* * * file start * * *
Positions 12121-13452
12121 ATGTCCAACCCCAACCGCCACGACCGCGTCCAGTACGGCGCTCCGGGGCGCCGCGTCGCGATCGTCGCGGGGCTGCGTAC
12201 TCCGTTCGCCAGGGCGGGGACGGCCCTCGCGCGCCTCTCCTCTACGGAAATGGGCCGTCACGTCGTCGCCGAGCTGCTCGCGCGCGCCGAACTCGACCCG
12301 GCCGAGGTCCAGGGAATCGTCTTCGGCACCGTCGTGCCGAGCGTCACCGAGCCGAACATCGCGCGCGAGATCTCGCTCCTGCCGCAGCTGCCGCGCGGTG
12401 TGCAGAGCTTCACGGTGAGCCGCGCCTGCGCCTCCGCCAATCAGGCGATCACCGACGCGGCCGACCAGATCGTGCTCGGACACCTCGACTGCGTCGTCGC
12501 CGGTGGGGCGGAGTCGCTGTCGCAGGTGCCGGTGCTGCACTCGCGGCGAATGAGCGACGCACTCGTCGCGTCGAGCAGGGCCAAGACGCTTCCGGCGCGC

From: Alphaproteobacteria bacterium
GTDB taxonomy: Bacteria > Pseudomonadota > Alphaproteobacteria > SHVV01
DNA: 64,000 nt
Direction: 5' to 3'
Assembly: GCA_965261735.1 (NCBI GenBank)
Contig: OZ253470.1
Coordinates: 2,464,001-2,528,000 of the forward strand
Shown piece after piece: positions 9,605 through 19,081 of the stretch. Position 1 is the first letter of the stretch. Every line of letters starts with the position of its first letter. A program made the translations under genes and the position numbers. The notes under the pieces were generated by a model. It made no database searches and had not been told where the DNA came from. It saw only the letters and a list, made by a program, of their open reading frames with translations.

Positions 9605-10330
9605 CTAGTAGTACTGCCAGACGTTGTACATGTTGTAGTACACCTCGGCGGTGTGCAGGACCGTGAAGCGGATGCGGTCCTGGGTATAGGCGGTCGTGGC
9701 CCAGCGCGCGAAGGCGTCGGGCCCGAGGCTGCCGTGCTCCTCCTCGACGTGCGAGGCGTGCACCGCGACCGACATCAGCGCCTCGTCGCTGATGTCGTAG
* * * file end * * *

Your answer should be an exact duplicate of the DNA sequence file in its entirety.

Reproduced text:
Positions 12121-13452
12121 ATGTCCAACCCCAACCGCCACGACCGCGTCCAGTACGGCGCTCCGGGGCGCCGCGTCGCGATCGTCGCGGGGCTGCGTAC
12201 TCCGTTCGCCAGGGCGGGGACGGCCCTCGCGCGCCTCTCCTCTACGGAAATGGGCCGTCACGTCGTCGCCGAGCTGCTCGCGCGCGCCGAACTCGACCCG
12301 GCCGAGGTCCAGGGAATCGTCTTCGGCACCGTCGTGCCGAGCGTCACCGAGCCGAACATCGCGCGCGAGATCTCGCTCCTGCCGCAGCTGCCGCGCGGTG
12401 TGCAGAGCTTCACGGTGAGCCGCGCCTGCGCCTCCGCCAATCAGGCGATCACCGACGCGGCCGACCAGATCGTGCTCGGACACCTCGACTGCGTCGTCGC
12501 CGGTGGGGCGGAGTCGCTGTCGCAGGTGCCGGTGCTGCACTCGCGGCGAATGAGCGACGCACTCGTCGCGTCGAGCAGGGCCAAGACGCTTCCGGCGCGC

From: Alphaproteobacteria bacterium
GTDB taxonomy: Bacteria > Pseudomonadota > Alphaproteobacteria > SHVV01
DNA: 64,000 nt
Direction: 5' to 3'
Assembly: GCA_965261735.1 (NCBI GenBank)
Contig: OZ253470.1
Coordinates: 2,464,001-2,528,000 of the forward strand
Shown piece after piece: positions 9,605 through 19,081 of the stretch. Position 1 is the first letter of the stretch. Every line of letters starts with the position of its first letter. A program made the translations under genes and the position numbers. The notes under the pieces were generated by a model. It made no database searches and had not been told where the DNA came from. It saw only the letters and a list, made by a program, of their open reading frames with translations.

Positions 9605-10330
9605 CTAGTAGTACTGCCAGACGTTGTACATGTTGTAGTACACCTCGGCGGTGTGCAGGACCGTGAAGCGGATGCGGTCCTGGGTATAGGCGGTCGTGGC
9701 CCAGCGCGCGAAGGCGTCGGGCCCGAGGCTGCCGTGCTCCTCCTCGACGTGCGAGGCGTGCACCGCGACCGACATCAGCGCCTCGTCGCTGATGTCGTAG